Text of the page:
Now I’m a manual exposure kind of shooter. But there are times when AE would come in handy. Partly cloudy days when the light is changing rapidly and unpredictably. Or if I’m in and out of buildings. There’s rarely time to meter the scene without missing the shot!
Highlight weighted AE pretty much matches my own exposure choice if I were metering each shot. I still expose manaully most of the time but I’m telling you – this highlight weighted metering might just lure to me to the dark side…
One little thing – highlight weighted AE can be a bit aggressive so I normally set my exposure compensation to +2/3 stops when using it. Your mileage, of course, may vary!
The Ricoh GR3 produces images that have a signature look. I don’t want call these images “filmic” because I hate that word. But they definitely have a filmic quality. Colors are accurate and subdued without that sort of video camera sheen you see from so many digital cameras.
Anyone who follows my personal instagram feed can immediately spot the point when I started shooting Ricoh GR3 street photography. The image quality is that polished and unique.
But beyond the perceptual qualities of the image, the new sensor holds its own when shooting higher ISO. I’ve got no problem shooting at 6400 in a pinch and 3200 holds its own with any modern APS-C camera out there.
All in all, the image quality produced by this sensor and lens combo is remarkable to say the least. I have to keep reminding myself that these shots were taken with this tiny little camera!
But enough of me going on about it! Here’s a few of my favorite street shots I’ve taken with the Ricoh GR III.
Click any image to enlarge…
The LCD Is Pretty Darn Good
The Ricoh GR3 comes equipped with a 3″ Air-Gapless touch LCD for framing and reviewing your shots. Air-Gapless what now?
Basically, a special resin is placed between the LCD and the glass cover to reduce reflection and dispersion of light for better image quality. It sounds a bit like what Apple is using with their latest generation of iPads. Basically the glass is fused to the LCD instead of floating above it. This makes the LCD image appear to be on the top of glass itself instead of something beneath it.
Plus it’s touch sensitive for navigating menus and selecting focus points. This comes in super handy on a camera this small where space is at a premium!
I can say the LCD on this camera is bright and clear and perfectly usable even in direct sunlight. But it’s still an LCD and it’s a different way of thinking about the photographic process.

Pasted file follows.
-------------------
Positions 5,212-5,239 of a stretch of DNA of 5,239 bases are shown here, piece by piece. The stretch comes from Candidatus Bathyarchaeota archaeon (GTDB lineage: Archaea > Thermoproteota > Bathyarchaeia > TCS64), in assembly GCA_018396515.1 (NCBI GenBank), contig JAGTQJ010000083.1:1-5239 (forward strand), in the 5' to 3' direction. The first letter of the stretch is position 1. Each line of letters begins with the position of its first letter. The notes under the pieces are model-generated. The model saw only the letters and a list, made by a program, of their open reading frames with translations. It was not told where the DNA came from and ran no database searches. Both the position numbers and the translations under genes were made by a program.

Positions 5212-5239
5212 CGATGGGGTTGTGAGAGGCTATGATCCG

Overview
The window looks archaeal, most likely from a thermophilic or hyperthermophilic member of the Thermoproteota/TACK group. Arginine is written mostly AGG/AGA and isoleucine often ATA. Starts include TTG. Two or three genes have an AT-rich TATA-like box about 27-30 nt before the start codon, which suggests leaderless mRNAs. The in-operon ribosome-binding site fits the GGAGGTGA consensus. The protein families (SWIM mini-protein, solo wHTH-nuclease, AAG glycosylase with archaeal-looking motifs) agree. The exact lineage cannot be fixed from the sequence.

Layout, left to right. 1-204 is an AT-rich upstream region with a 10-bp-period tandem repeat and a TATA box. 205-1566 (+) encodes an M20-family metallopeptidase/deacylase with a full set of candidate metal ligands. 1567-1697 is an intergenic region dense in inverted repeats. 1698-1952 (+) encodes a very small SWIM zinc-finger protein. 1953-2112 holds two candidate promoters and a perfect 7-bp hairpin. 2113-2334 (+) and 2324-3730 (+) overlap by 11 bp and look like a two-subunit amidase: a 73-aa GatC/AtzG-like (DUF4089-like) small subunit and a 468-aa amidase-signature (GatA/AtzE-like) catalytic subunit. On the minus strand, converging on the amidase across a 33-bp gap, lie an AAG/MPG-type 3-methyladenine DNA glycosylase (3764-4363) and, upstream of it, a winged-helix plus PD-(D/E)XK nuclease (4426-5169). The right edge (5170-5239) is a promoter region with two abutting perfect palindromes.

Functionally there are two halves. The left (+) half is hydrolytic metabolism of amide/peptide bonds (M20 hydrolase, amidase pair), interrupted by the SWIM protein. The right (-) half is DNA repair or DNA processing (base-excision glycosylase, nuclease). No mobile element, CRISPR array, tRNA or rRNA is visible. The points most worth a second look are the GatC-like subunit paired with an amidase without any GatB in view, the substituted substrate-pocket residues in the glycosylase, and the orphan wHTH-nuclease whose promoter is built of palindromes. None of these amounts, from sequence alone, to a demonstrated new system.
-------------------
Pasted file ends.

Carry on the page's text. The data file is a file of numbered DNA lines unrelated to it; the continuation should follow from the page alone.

On Shooting With An LCD Only Camera
I’m typically an eye-level viewfinder kind of guy who enjoys the precision of framing my shots with an enlarged viewfinder image. Especially one where I can dial in my prescription with a diopter!
But when I look at an EVF, I’m often nagged by the sense that I’m looking “into” the camera. The image appears in real time but it almost seems to be separated from reality by the simple fact that it’s in the camera.
When I shoot with an LCD it takes me back out of the camera and into the action. I can still see the entire scene around the camera as events are unfolding in real time. The camera quickly becomes an extension of me and I’m able to create vibrant images that are alive with the immediacy of the moment.
This really encourages me to explore the world and capture the moments as I stumble upon them. And the act of shooting has become enjoyable again.
Very few cameras have had this effect on me and it’s a highlight for sure.
Battery Life Sucks And I’m Okay With That
Let’s face it. The battery life on the Ricoh GR III pretty much sucks.
If I turn the GR III on and off when I find situations I want to shoot I get around 175 exposures on a fully charged battery. And before you go off on how terrible this is… Those 175 shots might be over 4 or 5 hours of shooting. So it’s not like the battery is unusable.
But we’ve been completely spoiled by cameras like the Sony A73 with it’s outstanding all-day battery life. So anything less than that feels terrible. This includes the Ricoh GR3. And just about every other camera on the market that’s not the A73. You see where I’m going with this?
Look, batteries are easy to replace when they run out. And if you’re going to shoot with the GR3 you’re going to need a bunch of extra batteries. For me, this is a 4 or 5 battery camera. I might use 3 batteries on a full day of shooting plus I like to have at least one extra fully charged battery on top of whatever I think I’ll use.